Wednesday, April 30, 2008

Will the real Spidey please do what a Spider can! (pretty please)

I just finished reading Ultimate Spider-Man 121. Prior to that, I read Marvel Adventures Spider-Man #38, and in both books the 15-year-old Spider-Man, acted responsibly, intellectually, and heroically, three things that are inexplicably lacking in the post BND-Amazing Spider-Man.

In Marvel Adventures #38, the young Peter used his scientific knowledge to defeat Swarm, and in Ultimate Spider-Man he (in seven short pages) beat the stuffings out of Omega Red (who, I believe, in the Main Marvel Universe has given the X-Men a serious run for their collective monies). Meanwhile, in Amazing, Spidey has let a pair of non-powered street muggers escape, hasn’t had a solid win over a single bad guy, torn his uniform, lost his web shooter, and, well, you get the point.

It isn’t that either of these books are being written brilliantly (which is not to say that they are not being well-written, they are), it is to say that there is way too much editorial interference being exerted on Amazing. What we are seeing in Amazing is a perfect example of the old adage that too many cooks spoil the broth. Management should see this, step back from the mix, and trust the very talented creators that they’ve hired to work their magic.

I realize that this current approach — at its core — is supposed to be a “Back to Basics” approach, but it simply isn’t. It is the worst sort of fixing what ‘ain’t broke. I still say that I would have loved to have experienced a Post-Civil War Marvel Universe where Spidey was on the run. I still feel that we were cheated out of a slam-bang punch-out between Iron Spidey and Iron Man (Stark wouldn’t have had a chance). I still think that Dan Slott’s most amazing “fix” to the Spidey’s identity woes (as depicted in the brilliantly-written Avengers Initiative #7) was inappropriately and cavalierly tossed aside too quickly (although I spoke briefly with Dan at the recent NY Comic Con and he told me that that will still figure largely into what is to come, I can hardly wait).

Finally, lest someone read the above and think that I’m mean-spirited or simply a nay-sayer, that is so not the case. I love this character. I have always had (and still do) a huge fondness for Spider-Man, and I really don’t need him to be written “my” way. I would love for him to grow and evolve as a character. What I object to is that the current editorial team simply won’t allow that to occur. It is as if they that want to see him stuck in some weird 1960 time loop that will simply not allow the character to evolve and achieve his true potential.

I can only hope that editorial and/or management will ultimately see that allowing this travesty of a storyline to end, and let Peter Parker come back from whatever pocket-universe Limbo/Hell in which he is currently trapped. For I know the truth. The Peter Parker I know would NEVER had made a deal with the devil, not to save Aunt May, not to save MJ, not to bring back Gwen from the dead. He is one of the most morally straight characters ever conceived; and the deal with the Mephisto so completely goes against the fundamental core of what drives this character — “With Great Power, comes Great Responsibility” — there is nothing responsible about dealing with the Prince of Lies, for any reason. Ever.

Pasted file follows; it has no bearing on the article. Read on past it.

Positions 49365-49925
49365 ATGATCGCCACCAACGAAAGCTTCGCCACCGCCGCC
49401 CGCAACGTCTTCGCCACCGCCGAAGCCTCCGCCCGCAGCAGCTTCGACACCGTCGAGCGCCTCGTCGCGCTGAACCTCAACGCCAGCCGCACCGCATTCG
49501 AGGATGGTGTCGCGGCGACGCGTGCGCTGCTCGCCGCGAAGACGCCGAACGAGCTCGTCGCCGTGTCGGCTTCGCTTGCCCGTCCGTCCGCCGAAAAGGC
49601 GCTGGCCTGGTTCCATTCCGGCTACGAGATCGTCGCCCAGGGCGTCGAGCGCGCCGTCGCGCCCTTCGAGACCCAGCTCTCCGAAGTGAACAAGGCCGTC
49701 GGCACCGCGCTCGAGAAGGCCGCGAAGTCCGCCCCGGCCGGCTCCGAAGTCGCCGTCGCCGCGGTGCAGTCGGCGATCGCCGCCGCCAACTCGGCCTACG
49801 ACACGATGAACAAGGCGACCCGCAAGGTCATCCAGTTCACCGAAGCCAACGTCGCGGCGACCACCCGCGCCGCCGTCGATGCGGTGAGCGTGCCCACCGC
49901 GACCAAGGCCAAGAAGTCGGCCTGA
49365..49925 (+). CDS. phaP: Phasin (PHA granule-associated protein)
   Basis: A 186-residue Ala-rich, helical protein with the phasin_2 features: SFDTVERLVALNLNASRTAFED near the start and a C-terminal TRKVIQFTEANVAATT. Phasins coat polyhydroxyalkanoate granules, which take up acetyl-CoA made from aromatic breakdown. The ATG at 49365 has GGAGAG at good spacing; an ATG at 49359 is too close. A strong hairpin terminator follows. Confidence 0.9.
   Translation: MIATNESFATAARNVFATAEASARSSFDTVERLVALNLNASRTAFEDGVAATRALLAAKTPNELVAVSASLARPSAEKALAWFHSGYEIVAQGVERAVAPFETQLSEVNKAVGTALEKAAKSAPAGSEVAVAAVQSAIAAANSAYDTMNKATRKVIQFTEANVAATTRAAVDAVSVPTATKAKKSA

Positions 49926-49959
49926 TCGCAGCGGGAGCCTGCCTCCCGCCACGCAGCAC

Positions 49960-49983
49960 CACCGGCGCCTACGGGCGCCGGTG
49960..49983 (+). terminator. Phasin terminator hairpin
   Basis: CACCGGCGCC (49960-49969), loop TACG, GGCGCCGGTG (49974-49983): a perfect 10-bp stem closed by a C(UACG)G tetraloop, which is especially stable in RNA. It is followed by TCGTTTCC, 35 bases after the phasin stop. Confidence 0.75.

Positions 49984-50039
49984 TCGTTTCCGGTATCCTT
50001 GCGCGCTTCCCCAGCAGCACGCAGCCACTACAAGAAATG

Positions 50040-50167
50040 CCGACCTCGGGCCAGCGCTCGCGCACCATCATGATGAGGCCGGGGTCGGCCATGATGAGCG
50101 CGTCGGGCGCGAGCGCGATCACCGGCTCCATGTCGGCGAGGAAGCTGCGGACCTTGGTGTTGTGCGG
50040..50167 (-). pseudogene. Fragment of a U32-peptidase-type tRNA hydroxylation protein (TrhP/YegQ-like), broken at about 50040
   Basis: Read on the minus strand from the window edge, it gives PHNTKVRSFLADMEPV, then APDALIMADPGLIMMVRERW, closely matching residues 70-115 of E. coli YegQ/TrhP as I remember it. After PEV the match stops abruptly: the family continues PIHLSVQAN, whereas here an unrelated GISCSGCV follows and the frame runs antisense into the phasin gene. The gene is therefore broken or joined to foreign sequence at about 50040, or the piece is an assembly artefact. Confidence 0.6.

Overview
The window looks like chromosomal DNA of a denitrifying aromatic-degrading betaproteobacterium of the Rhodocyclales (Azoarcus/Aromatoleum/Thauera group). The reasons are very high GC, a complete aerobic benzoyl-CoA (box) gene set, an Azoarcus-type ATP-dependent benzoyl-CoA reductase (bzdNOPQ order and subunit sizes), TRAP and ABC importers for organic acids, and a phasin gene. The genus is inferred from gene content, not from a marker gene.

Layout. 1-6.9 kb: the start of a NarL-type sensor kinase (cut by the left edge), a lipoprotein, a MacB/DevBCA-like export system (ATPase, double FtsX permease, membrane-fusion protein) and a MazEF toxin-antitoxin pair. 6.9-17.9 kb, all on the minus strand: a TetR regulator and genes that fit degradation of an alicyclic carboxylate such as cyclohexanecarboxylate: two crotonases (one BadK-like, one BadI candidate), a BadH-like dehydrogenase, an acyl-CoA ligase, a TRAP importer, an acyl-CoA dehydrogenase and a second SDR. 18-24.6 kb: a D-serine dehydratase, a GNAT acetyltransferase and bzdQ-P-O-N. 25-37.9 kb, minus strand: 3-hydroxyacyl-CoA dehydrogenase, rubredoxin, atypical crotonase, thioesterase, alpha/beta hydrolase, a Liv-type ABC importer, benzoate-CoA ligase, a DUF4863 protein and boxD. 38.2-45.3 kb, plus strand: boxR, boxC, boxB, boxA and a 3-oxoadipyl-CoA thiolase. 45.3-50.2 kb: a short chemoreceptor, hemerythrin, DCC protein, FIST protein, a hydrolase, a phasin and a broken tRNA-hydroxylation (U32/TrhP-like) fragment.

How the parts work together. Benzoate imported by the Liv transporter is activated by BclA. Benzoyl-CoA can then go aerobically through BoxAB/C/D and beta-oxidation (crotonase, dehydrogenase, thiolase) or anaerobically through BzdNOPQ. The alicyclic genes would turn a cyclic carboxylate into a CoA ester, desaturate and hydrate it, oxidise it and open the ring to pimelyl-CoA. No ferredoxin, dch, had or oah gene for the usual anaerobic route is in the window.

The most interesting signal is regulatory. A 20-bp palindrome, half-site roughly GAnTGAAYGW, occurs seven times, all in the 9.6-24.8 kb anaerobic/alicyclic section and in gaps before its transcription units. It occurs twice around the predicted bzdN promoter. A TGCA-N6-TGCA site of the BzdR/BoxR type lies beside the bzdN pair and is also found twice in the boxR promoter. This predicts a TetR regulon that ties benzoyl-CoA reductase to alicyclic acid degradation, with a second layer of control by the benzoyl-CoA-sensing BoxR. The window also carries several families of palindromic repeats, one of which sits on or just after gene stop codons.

Think I’m wrong? then pick up a copy of Avengers Classic #11, read the back-up story (an encounter between a young Spidey and a newly-revived Captain America) and then tell me I’m wrong. You won’t be able to do so. This short piece is as wonderful a story about Spidey as I’ve ever read, and supports my own personal theory that Spidey is my generation’s Captain America.

Tuesday, April 29, 2008

The Spider-Fan of the year award goes to...

Hey, I thought I was a serious Spider-Man fan, but even I’m willing to admit that I’m a piker as compared to this guy.

This seems to be real to me, and not a Photoshopped piece. but, who knows?

Bad Funnybook Films

Yeah, yeah, I know it is almost redundant to say “Bad funnybook film,” but Entertainment Weekly has gathered together a list that is undeniable the worst of the worst:

You can check out the list here. If you can come up with others, feel free to ad them.

Saturday, April 26, 2008

Love and Capes

A couple of years ago, I discovered a way cool Indie comic entitled Love and Capes. over the past couple of years I’ve managed to snag a couple of issues of the comic due to Free Comic Book Day and have always throughly enjoyed the book.

Well, this past weekend, I managed to run into Tom Zahler the creator/writer/artist of the series at the NY Comic Con. As I was able to tell by the type of book he creates he was a very nice guy, and we got to chat for a couple of minutes. While I was there I acquired a copy of his lovely book and yep, I enjoyed that one as well.

Tom is writing what is ostensibly a cross between a superhero book and a romance book, cast as if it were a TV SitCom. The series is a really wonderful slant on superhero life all done up in a unique perspective. The series centers around The Crusader (Mark Spencer), a Superman-like character (hiding out as an accountant in the “real” world, and his interactions with his girlfriend Abby Tennyson. All of the other superheroes and supervillains in his world are all essentially modeled after mainstream characters from the DC and Marvel universes. However, we don’t so much get to see the superheroics of that world as much as we get to read about the lives that they all lead.

Back in the ‘80s I had a conversation with Keith Giffin who expounded on how The Justice League could be made for TV. His concept was to treat it as if it were the TV show, Barney Miller. That is to say, the JLA would simply never leave their HQ. Whenever it came time for them to catch the bad guys they would exit the stage, have their superheroic fight off-camera, and then return with the bad guys in cuffs. (he then hilariously detailed how Flash and Hawkman would go to capture Mr. Freeze, only to return with Flash frozen in a block of Ice and being wheeled in with a hand truck “Put him over in the corner by the heater until he melts”).